Local News

911 Caller Doubted Anyone Was Alive in Ocean Isle Fire

Posted October 29, 2007
Updated October 30, 2007

— Flames engulfed an Ocean Isle Beach vacation home early Sunday morning, and black smoke rose above other houses, witnesses said in 911 calls released late Monday afternoon.

"The entire house is completely and 100 percent in flames, right now," one caller said. "If anyone is in that house, I doubt if they are alive at this point."

Flames broke out on the upper floor of the beach house at 1 Scotland St. at about 7 a.m. Sunday, killing six University of South Carolina students and one Clemson University student and injuring six others.

"It's burning really badly. You can hear people yelling at people at the house," another caller said.

Ocean Isle Mayor Debbie Smith said investigators told her the fire was likely accidental and started either on or near a deck facing a canal on the west side of the house. That side of the building appeared to have suffered the most damage.

Earlier Monday, she had said the fire started on the deck.

"They may not be able to determine what started it," Smith said.

The students had gathered at the home for the weekend to enjoy the fleeting beach weather. All that was left of the home Monday was a charred shell, and a burned-out car sat in the driveway, cordoned off with police tape.

Fire Chief Robert Yoho said most of the victims were found in the home's bedrooms. The only person on the top floor who survived did so by jumping out of a window and into the adjacent canal, he said.

The burned home sits on one of a series of peninsulas, all tightly packed with homes, that are about two blocks from the beach and connect by canals. Several houses near the one that burned were filled with college students.

Officials said the group was staying at a house owned by the parents of one of the students. Many were friends from the Delta Delta Delta sorority and the Sigma Alpha Epsilon fraternity, said Dennis Pruitt, the dean of students at USC.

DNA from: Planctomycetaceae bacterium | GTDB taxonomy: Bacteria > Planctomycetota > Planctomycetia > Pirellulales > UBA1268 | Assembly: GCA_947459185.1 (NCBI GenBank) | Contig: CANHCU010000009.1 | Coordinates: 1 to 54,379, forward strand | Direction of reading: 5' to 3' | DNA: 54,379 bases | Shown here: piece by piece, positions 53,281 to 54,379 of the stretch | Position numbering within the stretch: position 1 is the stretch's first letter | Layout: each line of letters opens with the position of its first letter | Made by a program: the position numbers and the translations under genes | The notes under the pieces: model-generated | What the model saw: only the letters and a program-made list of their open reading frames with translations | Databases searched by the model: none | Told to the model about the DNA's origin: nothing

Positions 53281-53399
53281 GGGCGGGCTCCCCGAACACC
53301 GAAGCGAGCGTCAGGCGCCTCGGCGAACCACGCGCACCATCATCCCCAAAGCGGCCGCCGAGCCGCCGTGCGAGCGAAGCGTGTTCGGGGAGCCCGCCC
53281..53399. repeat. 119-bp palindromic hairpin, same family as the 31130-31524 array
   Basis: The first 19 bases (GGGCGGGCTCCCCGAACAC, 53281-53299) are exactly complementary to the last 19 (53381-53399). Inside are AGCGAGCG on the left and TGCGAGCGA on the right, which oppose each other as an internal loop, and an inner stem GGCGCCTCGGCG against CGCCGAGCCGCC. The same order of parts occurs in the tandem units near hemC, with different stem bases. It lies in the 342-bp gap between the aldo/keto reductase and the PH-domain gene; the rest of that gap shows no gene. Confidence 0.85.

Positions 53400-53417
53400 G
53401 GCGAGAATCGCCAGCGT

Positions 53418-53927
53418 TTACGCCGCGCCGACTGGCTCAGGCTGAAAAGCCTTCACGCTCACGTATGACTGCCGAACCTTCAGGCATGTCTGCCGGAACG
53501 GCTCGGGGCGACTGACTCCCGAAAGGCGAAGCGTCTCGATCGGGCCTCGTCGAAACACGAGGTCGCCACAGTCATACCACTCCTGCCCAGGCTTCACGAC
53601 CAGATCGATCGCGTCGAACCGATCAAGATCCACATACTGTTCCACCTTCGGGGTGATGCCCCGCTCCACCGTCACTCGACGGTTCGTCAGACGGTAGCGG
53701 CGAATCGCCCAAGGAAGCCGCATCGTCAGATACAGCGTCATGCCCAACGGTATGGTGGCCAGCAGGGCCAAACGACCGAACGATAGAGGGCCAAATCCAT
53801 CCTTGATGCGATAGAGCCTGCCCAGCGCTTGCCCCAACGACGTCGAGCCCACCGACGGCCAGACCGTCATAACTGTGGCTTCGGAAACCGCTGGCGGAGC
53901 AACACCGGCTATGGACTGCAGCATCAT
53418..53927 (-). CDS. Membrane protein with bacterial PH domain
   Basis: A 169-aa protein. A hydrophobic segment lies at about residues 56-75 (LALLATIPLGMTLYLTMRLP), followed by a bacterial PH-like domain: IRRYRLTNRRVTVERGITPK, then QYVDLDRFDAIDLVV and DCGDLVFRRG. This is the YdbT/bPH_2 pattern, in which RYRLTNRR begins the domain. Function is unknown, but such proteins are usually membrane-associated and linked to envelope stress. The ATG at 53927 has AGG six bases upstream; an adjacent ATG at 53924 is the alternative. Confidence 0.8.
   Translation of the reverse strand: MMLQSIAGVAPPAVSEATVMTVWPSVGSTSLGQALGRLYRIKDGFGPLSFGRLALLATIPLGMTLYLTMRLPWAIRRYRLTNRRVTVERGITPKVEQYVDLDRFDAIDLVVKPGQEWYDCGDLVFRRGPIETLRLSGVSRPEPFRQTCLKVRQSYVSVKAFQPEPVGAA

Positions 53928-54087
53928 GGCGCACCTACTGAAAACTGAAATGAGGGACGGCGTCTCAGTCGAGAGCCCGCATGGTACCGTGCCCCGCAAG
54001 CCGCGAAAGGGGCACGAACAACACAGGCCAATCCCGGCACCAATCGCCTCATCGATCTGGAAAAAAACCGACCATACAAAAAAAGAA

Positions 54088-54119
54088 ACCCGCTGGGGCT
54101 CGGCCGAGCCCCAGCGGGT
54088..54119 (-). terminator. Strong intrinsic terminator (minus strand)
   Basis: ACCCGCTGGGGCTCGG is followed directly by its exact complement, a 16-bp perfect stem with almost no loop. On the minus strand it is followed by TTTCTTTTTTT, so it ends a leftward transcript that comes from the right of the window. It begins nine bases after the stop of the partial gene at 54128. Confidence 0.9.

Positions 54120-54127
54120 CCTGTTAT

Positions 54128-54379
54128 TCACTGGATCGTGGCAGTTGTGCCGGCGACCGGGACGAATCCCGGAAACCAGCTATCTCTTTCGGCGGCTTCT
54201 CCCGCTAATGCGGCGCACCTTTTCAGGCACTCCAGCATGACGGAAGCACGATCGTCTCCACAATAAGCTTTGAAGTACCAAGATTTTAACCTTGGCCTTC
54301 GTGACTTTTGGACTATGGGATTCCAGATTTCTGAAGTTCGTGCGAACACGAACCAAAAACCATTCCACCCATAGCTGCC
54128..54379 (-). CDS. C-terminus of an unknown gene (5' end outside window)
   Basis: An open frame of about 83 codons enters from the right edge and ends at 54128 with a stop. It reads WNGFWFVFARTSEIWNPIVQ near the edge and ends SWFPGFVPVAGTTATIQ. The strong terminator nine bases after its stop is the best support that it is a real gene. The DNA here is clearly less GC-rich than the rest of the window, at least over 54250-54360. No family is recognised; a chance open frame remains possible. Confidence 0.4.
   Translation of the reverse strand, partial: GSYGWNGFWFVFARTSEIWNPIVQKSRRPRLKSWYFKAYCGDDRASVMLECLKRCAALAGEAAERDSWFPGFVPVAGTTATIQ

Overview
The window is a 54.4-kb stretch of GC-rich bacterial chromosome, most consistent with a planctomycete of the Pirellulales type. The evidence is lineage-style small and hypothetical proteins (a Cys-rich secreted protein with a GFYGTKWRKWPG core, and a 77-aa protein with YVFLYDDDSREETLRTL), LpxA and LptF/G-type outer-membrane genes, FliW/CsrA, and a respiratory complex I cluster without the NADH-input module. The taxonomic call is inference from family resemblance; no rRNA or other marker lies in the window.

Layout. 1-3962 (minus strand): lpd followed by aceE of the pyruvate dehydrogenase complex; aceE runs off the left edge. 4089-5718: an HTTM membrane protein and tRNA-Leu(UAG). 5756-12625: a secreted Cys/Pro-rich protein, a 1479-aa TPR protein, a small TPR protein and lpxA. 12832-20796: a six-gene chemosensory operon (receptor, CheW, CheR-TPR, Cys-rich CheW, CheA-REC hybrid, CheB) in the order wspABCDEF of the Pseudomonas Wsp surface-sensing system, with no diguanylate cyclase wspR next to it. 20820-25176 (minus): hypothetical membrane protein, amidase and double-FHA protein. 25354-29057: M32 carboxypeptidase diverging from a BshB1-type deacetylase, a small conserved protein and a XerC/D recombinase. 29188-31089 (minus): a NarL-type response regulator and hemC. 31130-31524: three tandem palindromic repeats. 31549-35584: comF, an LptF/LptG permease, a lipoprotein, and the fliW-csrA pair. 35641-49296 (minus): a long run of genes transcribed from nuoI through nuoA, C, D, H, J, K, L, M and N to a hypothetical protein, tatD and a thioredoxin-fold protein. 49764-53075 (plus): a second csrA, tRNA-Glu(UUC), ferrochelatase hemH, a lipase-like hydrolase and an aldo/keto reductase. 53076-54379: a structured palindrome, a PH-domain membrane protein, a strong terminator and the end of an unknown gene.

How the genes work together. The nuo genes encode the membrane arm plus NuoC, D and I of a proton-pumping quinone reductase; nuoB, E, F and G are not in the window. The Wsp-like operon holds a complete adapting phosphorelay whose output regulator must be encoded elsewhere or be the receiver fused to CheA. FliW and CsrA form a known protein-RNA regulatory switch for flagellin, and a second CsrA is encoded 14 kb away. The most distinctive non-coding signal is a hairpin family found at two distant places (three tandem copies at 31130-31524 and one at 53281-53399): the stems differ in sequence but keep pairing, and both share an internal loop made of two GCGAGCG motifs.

Victims' Families Speak as USC Mourns

Although authorities have yet to release the names of the victims, family members spoke to The Associated Press Monday about the fire and the lives it took.

"It sounded like they were having a good time. Unfortunately, the fire didn't show any mercy," said Terry Walden, who said his 19-year-old daughter, Allison, died in the blaze. "They probably never woke up."

Anna Lee Rhea said her older brother, William, was among the dead – a devastating blow to their older brother, Andrew, who made it out of the house alive.

"Everybody loved him. Everybody really misses him," she said in a brief telephone interview from the family's home in Florence, S.C. "You couldn't help but love him."

In an interview from Chagrin Falls, Ohio, Walden said his daughter picked USC for its warm weather and vibrant Greek life.

"It's an awful loss for someone that had a pretty good future in front of her," Walden said.

Meanwhile, students heard through word of mouth on the USC campus who survived. Authorities said it could be several more days before they make the victims' identities public.

Classes went on as scheduled, but a garnet and black banner with the school's mascot, a Gamecock, flew at half-staff alongside an American flag outside a fraternity house. Two black ribbons were wrapped around the columns of another house.

During a news conference Monday afternoon, Delta Delta Delta and Sigma Alpha Epsilon leaders thanked the community for its outpouring of support and said their groups were doing everything they can for members.

Jay Laura, president of the Sigma Alpha Epsilon fraternity, said his thoughts are dominated by grief but that he believes those who died are now in a better place.

"It helps to know that those who have been lost are now in a better place, free from the pain and strife from this sometimes-cruel world," he said. "And it is with a heavy heart that I pray for their families and loved ones."

Pruitt said Monday that a formal memorial service was possible at the end of the week or early next week, but an informal gathering and was scheduled for Monday evening with a candle light vigil expected to follow.

Grief counselors were also on hand and the university activated a counseling network for those coping with the tragedy.

Brandon Weghorst, spokesman for the national headquarters of the fraternity, said he believed at least three members were killed in the fire and that Sigma Alpha Epsilon was sending a chaplain to help students in Columbia.

"Any time you've got one death it's difficult, but multiple deaths can be overwhelming for a chapter," he said. "When a tragedy like that happens, especially to someone who's so young, it makes it more difficult."